Montreal police are defending the high tally of more than 12,000 tickets police officers gave to cyclists in 2018, saying it was done in the name of safety and has helped reduce fatalities on city streets.
Inspector André Durocher says that number is “relatively small” considering the more than one million people who bike on the island.
“It’s a lot of cyclists, it’s a lot of people,” he said. “People have to coexist on the roads so that means we have to follow regulations.”
Cycling advocates and bikers in the city are calling for change after a report by the Toronto Sun revealed Montreal cyclists were the most heavily fined in Canada last year — and ticketed 42 times higher than those in Toronto.
Vélo Québec, a cycling organization in the province, says the reason why the number was so high is because police crack down on delinquent cyclists with special operations.
“It’s impossible to have a big difference like that in behaviour. That’s not possible,” said Suzanne Lareau. “The strategy in Montreal is different than other cities in Canada.”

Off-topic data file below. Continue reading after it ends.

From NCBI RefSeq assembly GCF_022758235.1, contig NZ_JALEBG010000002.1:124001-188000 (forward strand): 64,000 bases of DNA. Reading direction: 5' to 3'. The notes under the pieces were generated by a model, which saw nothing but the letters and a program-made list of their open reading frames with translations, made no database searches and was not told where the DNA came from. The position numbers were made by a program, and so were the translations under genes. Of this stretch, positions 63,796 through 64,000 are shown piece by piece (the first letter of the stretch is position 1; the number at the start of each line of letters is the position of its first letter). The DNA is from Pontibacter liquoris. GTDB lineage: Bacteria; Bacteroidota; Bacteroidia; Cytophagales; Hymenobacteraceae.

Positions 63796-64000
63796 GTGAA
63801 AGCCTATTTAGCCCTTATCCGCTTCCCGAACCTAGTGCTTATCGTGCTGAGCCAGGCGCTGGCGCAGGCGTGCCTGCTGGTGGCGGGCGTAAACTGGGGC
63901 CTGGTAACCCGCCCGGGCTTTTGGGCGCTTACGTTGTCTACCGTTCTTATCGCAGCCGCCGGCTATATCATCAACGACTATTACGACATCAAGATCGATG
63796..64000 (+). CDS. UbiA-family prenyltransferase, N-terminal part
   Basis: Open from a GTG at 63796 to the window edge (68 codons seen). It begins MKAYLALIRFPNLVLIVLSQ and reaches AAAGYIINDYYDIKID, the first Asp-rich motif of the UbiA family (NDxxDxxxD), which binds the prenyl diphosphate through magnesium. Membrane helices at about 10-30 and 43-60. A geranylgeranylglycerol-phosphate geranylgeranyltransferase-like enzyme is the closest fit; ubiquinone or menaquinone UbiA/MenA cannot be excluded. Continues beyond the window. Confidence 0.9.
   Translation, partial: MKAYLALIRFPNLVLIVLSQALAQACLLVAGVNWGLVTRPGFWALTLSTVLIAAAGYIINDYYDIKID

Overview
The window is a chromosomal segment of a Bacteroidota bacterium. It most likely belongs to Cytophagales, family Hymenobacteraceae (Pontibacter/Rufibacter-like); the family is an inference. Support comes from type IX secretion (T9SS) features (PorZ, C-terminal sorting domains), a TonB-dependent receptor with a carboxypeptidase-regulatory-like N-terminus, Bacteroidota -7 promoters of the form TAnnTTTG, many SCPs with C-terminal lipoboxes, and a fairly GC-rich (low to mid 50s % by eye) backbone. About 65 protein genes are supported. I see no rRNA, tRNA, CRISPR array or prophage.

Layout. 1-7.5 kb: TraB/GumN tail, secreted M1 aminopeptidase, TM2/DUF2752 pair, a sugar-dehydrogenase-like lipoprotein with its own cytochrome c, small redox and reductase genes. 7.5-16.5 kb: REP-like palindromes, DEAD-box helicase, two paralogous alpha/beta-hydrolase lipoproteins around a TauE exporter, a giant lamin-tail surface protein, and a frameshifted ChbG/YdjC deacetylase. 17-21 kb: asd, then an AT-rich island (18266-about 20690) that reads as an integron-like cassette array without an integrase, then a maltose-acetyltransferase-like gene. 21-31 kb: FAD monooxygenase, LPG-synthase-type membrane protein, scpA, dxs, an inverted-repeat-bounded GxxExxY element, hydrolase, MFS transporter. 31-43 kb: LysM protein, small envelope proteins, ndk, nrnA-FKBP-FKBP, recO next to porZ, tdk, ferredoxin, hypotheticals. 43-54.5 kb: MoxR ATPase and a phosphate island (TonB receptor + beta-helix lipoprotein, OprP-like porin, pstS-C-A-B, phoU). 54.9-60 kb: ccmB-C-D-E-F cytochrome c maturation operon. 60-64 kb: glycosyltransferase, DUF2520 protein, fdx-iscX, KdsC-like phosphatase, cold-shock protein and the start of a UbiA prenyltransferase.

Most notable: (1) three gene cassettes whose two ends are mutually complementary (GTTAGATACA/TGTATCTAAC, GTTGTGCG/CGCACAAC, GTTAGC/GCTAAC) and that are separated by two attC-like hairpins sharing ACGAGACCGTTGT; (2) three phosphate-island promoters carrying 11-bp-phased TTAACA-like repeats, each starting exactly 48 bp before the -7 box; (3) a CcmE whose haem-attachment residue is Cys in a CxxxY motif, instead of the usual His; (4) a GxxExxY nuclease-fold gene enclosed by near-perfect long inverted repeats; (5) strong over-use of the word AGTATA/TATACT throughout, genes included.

In Montreal, police confirmed the most common infractions for cyclists were for running red lights and failing to stop at stop signs. Many were also stopped for wearing headphones while biking — a decision that blocks out sound and puts cyclists in danger, according to police.
“You have to be very attentive,” said Durocher.
Vélo Québec says that while it is favour of promoting road safety and targeting bad behaviour on city streets, punishing cyclists for failing to stop as stop signs is something it wants to see change. It is calling on the province to change the Highway Safety Code to allow cyclists to treat stop signs as a yield, something referred to in cycling communities as an “Idaho stop.”
“In Montreal, [at] a stop sign you have to stop, and when you are on a bike, it’s very hard — unlike a car,” said Lareau.
As a cyclist, David Searle says he understands the reason behind the ticketing, but he doesn’t agree with the method.
“There is a lot of issues that can be addressed,” he said.
“But tickets are not the best way to do it.”
Police, however, argue the fines are effective and to the benefit of the growing number of cyclists in Montreal. While three people died in cycling collisions in 2018, Durocher says there have been no fatalities in 2019.
“We are hoping to keep it that way to the end of the year,” he said.
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— With files from Global News’ Brayden Jagger Haines
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